The Magic Kingdom’s famous Jungle Cruise attraction comes to life!
Jungle Cruise follows in the footsteps of the Pirates of the Caribbean. Disney brings another one of its beloved attractions to life as an action-adventure film, this time starring Dwayne Johnson and Emily Blunt. You can watch Jungle Cruise in theaters or on Disney+ Premier Access starting July 30th.
Researcher Lily Houghton travels from London, England, to the Amazon jungle and enlists Frank’s questionable services to guide her downriver on La Quila, his ramshackle-but-charming boat. Lily is determined to uncover an ancient tree with unparalleled healing abilities—possessing the power to change the future of medicine. Thrust on this epic quest together, the unlikely duo encounters innumerable dangers and supernatural forces, all lurking in the deceptive beauty of the lush rainforest. As the secrets of the lost tree unfold, the stakes reach even higher for Lily and Frank, and their fate, along with mankind’s, hangs in the balance.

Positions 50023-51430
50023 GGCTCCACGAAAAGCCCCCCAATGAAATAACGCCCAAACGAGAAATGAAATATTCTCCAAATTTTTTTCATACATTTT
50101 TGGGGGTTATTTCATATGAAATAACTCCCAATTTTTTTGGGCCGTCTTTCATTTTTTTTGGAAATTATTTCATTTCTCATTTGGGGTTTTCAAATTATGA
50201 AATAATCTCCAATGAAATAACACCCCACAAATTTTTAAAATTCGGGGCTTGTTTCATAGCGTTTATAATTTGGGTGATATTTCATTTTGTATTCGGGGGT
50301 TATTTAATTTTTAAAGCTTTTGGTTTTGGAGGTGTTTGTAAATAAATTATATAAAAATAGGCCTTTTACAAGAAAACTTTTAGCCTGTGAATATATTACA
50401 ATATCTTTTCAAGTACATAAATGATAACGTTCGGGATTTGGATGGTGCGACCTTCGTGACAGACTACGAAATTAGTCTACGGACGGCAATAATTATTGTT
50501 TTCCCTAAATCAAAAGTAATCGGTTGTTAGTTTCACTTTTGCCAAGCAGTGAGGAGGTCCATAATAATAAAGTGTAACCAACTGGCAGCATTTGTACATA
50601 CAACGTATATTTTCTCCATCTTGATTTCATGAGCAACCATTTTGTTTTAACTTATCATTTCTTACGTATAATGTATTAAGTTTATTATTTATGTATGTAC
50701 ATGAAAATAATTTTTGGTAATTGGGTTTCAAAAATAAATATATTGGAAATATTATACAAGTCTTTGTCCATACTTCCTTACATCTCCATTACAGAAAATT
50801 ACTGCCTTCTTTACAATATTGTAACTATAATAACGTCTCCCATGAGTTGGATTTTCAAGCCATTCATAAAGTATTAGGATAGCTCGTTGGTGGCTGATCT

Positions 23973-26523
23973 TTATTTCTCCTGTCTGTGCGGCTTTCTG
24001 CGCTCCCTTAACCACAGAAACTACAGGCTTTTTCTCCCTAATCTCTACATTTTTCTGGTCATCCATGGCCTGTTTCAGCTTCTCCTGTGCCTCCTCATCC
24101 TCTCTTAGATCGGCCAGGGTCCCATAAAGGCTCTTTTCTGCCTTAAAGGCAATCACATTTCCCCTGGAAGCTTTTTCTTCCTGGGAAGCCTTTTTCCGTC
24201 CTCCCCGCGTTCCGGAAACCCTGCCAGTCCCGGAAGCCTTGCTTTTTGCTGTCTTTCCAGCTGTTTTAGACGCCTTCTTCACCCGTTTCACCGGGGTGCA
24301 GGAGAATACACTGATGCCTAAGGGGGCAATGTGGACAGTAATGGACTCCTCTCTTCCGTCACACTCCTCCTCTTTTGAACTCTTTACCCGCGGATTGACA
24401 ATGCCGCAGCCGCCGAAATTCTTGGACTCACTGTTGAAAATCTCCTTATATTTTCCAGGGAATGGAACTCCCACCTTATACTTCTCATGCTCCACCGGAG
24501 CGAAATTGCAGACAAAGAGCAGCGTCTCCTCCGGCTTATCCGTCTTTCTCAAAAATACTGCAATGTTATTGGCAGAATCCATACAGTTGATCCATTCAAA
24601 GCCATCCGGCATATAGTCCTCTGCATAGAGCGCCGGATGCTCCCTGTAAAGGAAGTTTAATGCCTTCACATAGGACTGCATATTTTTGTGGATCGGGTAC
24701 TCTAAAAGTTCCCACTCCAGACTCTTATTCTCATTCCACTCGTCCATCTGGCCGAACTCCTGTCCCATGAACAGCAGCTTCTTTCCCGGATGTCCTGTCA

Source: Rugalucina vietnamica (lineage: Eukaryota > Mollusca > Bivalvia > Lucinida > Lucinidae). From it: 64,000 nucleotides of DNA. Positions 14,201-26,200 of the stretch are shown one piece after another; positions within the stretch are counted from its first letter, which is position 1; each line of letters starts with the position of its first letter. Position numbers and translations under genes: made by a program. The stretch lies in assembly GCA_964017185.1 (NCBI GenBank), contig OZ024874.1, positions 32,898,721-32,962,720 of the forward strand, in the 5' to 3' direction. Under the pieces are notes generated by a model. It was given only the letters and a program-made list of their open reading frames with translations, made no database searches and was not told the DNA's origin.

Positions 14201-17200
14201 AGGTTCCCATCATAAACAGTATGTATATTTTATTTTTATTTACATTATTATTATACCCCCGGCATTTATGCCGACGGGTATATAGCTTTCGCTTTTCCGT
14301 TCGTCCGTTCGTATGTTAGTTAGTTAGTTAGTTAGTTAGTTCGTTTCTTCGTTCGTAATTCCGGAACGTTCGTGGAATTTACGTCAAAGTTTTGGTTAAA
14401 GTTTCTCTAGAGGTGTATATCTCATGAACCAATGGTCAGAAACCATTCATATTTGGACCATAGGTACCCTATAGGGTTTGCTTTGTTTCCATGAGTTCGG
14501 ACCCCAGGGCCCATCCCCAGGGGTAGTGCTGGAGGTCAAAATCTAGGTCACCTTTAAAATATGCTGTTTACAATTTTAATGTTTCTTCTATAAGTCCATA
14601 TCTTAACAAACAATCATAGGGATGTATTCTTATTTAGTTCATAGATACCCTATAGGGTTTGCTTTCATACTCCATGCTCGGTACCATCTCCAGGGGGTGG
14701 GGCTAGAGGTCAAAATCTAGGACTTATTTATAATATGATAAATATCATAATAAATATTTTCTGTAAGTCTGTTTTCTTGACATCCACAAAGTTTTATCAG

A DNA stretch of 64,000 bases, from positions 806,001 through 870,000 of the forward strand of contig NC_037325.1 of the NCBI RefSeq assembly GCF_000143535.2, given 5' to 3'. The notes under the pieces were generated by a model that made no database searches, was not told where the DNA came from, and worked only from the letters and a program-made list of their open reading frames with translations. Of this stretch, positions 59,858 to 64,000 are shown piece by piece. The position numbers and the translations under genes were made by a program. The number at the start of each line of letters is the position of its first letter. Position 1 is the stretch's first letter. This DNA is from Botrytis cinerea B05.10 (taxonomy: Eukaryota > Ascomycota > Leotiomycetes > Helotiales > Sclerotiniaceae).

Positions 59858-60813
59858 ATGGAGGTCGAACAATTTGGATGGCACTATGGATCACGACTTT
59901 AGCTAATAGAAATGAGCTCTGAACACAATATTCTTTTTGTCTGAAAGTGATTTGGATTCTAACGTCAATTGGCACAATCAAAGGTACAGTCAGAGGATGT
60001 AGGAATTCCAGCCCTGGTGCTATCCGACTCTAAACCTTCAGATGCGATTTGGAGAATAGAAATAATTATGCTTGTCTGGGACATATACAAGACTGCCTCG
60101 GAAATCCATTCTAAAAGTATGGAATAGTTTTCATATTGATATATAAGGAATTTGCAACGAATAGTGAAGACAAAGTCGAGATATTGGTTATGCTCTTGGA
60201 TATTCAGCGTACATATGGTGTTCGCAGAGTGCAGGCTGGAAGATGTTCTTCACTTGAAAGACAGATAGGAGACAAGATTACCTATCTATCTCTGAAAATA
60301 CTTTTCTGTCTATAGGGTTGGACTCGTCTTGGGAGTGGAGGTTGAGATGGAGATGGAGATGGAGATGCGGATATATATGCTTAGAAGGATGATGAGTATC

At first, Jungle Cruise seems to want to distract from its unoriginality by lobbing action scene after action scene before it even allows the characters (or the audience) to breathe. But once it slows down, JC embraces its derivativeness and allows the stellar cast to entertain. The two leads have a ton of chemistry but also work well individually. Dwayne Johnson has really come into his own in comedic roles. Jesse Plemons, Jack Whitehall, and Paul Giamatti round out the supporting roles. Plemons is hysterical as the Imperial German main villain. All of the actors seem to be having a blast.
The big-budget CGI, costumes, and makeup live up to Jungle Cruise’s spiritual predecessors. However, I had an issue with the 3 cursed conquistadors. They all reminded me of the crew of The Flying Dutchman from Pirates of the Caribbean: Dead Man’s Chest. I practically expected Davy Jones himself to show up at one point.
I give the Jungle Cruise a 7 out of 10. In the end, this is an enjoyable adventure movie that fails to reach the heights of Pirates or The Mummy. Still, it succeeds as escapism and doesn’t overstay its welcome.
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